Easily create and recombine categorical arrays and multiple response variables

Users can now combine variables with common categories to analyze together as a group, and summarize arrays by choosing categories of interest.

Jul 16, 2020

Array variables allow you to analyze together a set of variables that share a common structure and theme. For example, surveys often ask respondents to use a common scale to rate or respond to different prompts, sometimes in a grid, all sharing a common set of response categories. When analyzing the data, a categorical array variable lets users see all the items together. This structure allows users to easily compare lists of brands against a common set of attributes, or compare a set of statements against a common agreement scale — something that is much harder to do with distinct categorical variables. Categorical arrays are displayed as two-dimensional tables or stacked graphs by default in Crunch, letting you compare the complete distribution between items.

A multiple response variable is a kind of summary of the items or input variables in a categorical array. In its simplest form, responses take the form of either “selected” or “not selected”. Crunch uses this form (called “multiple dichotomies”) to represent survey questions where respondents can select multiple answers from a list of responses (“Choose all that apply”) — each response in the data is a separate variable, but for analysis, they need to be grouped together into a multiple response variable.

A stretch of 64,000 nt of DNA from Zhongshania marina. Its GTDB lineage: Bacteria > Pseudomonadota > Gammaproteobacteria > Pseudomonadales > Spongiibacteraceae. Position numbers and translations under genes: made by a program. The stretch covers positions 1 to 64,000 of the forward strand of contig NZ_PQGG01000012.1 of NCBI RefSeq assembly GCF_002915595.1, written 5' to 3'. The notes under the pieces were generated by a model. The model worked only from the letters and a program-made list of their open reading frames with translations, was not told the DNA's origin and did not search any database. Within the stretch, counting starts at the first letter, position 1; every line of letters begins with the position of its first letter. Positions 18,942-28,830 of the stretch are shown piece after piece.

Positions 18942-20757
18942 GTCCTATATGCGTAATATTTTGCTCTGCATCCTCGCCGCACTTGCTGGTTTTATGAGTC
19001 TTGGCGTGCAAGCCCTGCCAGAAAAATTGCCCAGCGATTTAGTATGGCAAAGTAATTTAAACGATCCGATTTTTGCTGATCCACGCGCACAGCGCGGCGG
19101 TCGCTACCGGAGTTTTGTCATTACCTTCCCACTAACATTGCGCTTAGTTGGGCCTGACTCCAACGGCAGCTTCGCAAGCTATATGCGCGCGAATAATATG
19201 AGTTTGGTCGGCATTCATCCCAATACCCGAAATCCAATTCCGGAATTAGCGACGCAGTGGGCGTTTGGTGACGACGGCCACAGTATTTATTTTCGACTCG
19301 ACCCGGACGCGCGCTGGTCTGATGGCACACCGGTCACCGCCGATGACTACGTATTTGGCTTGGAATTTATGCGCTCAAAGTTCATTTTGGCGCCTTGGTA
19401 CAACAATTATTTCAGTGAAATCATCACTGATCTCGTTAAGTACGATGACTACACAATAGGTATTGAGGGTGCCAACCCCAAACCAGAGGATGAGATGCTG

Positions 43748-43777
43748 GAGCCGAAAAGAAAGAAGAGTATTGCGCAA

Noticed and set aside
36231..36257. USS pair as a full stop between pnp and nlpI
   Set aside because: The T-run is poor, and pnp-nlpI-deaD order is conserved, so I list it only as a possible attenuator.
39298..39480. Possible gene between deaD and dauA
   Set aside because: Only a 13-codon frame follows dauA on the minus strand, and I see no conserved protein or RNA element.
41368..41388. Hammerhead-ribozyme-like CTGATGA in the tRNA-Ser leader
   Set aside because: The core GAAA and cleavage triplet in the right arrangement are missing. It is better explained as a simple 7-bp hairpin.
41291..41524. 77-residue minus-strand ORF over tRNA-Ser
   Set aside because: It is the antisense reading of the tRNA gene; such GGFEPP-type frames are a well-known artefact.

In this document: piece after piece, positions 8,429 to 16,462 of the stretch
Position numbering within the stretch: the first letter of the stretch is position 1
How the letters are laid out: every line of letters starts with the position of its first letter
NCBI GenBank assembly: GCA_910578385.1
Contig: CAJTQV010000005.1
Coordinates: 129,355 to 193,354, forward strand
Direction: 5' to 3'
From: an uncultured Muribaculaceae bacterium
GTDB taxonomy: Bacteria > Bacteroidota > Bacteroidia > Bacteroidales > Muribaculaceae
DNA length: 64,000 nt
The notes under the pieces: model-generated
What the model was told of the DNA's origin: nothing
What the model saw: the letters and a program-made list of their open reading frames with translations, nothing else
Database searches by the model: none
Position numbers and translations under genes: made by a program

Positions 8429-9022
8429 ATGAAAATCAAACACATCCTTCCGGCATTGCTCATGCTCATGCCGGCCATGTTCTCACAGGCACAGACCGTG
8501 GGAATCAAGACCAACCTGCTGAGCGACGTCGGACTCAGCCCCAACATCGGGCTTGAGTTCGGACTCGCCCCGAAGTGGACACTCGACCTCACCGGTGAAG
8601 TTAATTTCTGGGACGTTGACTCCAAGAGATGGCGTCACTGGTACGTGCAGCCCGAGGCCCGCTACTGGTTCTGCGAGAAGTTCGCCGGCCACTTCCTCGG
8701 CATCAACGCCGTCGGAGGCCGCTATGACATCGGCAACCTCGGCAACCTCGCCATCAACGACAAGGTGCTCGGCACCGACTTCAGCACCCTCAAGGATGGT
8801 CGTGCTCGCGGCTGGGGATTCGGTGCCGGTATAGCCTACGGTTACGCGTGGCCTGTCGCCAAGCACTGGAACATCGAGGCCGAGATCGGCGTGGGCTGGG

Multiple response variables in Crunch allow you to choose more than one selected category, so you can also summarize an array of “level of agreement” into a multiple response view of the percentage who selected either “Agree” or “Strongly agree”. Multiple response variables are displayed as a ‘flattened’ form of a categorical array, allowing you to analyze this more condensed form, crossing it by demographics or trending over time, etc. These summary variables are sometimes called “top 2 boxes” referring to selecting the subtotal of the “top two” categories on a scale.

The following videos demonstrate how to create these new variables. First, we create a new array from a group of categorical variables that have a common set of answer categories.

Then, we create a simplified multiple response variable from a subset of those items that we are interested in.

For more information see the help center.

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